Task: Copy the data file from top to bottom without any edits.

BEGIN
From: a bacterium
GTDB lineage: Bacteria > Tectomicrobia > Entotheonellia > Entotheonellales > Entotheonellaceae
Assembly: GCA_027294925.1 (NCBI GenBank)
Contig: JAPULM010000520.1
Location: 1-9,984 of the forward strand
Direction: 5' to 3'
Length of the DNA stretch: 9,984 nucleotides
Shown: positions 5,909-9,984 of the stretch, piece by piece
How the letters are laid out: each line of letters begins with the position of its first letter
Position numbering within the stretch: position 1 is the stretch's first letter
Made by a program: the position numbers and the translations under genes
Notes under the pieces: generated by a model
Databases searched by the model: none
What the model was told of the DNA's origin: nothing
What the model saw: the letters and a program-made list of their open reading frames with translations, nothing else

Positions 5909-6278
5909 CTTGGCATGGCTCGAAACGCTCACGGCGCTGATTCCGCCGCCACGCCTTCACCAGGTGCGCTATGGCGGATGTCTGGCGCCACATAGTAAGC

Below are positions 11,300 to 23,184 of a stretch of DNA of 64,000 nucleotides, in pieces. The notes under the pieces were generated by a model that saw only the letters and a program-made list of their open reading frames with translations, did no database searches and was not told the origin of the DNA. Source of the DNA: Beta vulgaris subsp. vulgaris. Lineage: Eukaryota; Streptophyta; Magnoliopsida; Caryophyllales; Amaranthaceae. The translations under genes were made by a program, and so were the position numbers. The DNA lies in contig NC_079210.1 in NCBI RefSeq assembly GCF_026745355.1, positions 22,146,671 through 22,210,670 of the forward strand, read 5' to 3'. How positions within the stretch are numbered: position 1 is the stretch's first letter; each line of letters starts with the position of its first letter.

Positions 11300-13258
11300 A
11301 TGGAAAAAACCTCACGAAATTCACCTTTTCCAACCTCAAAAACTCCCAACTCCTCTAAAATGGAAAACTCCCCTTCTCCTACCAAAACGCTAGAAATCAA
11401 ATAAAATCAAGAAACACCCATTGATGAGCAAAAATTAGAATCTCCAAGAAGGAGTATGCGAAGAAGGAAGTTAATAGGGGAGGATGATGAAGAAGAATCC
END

From: a bacterium
GTDB lineage: Bacteria > Tectomicrobia > Entotheonellia > Entotheonellales > Entotheonellaceae
Assembly: GCA_027294925.1 (NCBI GenBank)
Contig: JAPULM010000520.1
Location: 1-9,984 of the forward strand
Direction: 5' to 3'
Length of the DNA stretch: 9,984 nucleotides
Shown: positions 5,909-9,984 of the stretch, piece by piece
How the letters are laid out: each line of letters begins with the position of its first letter
Position numbering within the stretch: position 1 is the stretch's first letter
Made by a program: the position numbers and the translations under genes
Notes under the pieces: generated by a model
Databases searched by the model: none
What the model was told of the DNA's origin: nothing
What the model saw: the letters and a program-made list of their open reading frames with translations, nothing else

Positions 5909-6278
5909 CTTGGCATGGCTCGAAACGCTCACGGCGCTGATTCCGCCGCCACGCCTTCACCAGGTGCGCTATGGCGGATGTCTGGCGCCACATAGTAAGC

Below are positions 11,300 to 23,184 of a stretch of DNA of 64,000 nucleotides, in pieces. The notes under the pieces were generated by a model that saw only the letters and a program-made list of their open reading frames with translations, did no database searches and was not told the origin of the DNA. Source of the DNA: Beta vulgaris subsp. vulgaris. Lineage: Eukaryota; Streptophyta; Magnoliopsida; Caryophyllales; Amaranthaceae. The translations under genes were made by a program, and so were the position numbers. The DNA lies in contig NC_079210.1 in NCBI RefSeq assembly GCF_026745355.1, positions 22,146,671 through 22,210,670 of the forward strand, read 5' to 3'. How positions within the stretch are numbered: position 1 is the stretch's first letter; each line of letters starts with the position of its first letter.

Positions 11300-13258
11300 A
11301 TGGAAAAAACCTCACGAAATTCACCTTTTCCAACCTCAAAAACTCCCAACTCCTCTAAAATGGAAAACTCCCCTTCTCCTACCAAAACGCTAGAAATCAA
11401 ATAAAATCAAGAAACACCCATTGATGAGCAAAAATTAGAATCTCCAAGAAGGAGTATGCGAAGAAGGAAGTTAATAGGGGAGGATGATGAAGAAGAATCC